Published online by Cambridge University Press: 14 January 2022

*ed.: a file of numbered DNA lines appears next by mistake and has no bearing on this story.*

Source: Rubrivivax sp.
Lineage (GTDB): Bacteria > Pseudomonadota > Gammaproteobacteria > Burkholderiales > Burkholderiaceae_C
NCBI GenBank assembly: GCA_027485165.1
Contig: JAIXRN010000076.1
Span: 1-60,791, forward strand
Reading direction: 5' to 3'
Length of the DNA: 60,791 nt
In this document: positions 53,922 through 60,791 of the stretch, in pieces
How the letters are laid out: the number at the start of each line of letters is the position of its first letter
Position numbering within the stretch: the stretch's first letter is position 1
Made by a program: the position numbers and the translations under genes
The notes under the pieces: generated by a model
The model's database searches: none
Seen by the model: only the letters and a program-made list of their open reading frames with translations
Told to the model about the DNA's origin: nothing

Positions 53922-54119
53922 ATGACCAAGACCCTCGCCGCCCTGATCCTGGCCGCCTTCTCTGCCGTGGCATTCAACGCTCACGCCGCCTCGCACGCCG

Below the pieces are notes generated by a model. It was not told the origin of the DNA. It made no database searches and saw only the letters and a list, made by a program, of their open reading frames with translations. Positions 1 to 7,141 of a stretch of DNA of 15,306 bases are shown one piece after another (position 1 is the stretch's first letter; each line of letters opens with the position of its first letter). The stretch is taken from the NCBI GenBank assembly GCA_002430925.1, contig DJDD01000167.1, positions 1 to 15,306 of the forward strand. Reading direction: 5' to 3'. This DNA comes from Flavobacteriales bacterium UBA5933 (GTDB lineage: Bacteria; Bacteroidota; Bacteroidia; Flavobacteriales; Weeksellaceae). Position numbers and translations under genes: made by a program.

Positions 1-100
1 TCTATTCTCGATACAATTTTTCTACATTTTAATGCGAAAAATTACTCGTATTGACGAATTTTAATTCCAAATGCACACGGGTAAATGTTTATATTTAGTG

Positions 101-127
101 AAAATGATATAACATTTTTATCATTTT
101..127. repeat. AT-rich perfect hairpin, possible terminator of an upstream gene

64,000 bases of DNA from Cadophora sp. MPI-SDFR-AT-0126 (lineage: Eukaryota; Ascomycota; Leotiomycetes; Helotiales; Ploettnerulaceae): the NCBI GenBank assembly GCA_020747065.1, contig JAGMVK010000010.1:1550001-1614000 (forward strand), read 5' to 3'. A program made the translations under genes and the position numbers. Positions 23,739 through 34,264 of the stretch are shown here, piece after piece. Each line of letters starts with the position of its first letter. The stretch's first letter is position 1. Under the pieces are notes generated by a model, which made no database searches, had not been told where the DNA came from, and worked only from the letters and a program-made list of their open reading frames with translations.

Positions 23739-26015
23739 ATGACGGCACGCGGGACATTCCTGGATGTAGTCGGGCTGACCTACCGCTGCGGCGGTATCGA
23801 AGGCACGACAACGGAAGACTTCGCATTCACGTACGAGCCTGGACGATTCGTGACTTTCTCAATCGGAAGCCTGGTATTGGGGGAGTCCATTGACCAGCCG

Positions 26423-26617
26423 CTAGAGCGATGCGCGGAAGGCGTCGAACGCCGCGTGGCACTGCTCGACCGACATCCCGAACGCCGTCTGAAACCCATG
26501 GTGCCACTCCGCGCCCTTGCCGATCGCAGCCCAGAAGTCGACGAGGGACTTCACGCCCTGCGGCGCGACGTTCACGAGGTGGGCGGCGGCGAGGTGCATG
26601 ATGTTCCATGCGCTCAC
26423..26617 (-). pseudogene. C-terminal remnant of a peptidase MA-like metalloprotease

An essential feature of the Scientific Revolution was the institutionalization and professionalization of the new science, especially in national societies like the Royal Society of London and the French Académie des Sciences, but also in less formal institutional structures, such as correspondence networks, journals, salons, and private spaces. On the one hand, this provided new spaces and new demographics of knowledge production, especially an increased participation by women. On another, it raised a variety of issues related to socially-embedded epistemology, such the proper means of reporting observations and results, and the grounds for witnessing and testimony. This is an area of research that has rapidly expanded in recent years, as this chapter discusses by focusing on the cases of Johanna Stephens and Émilie Du Châtelet.
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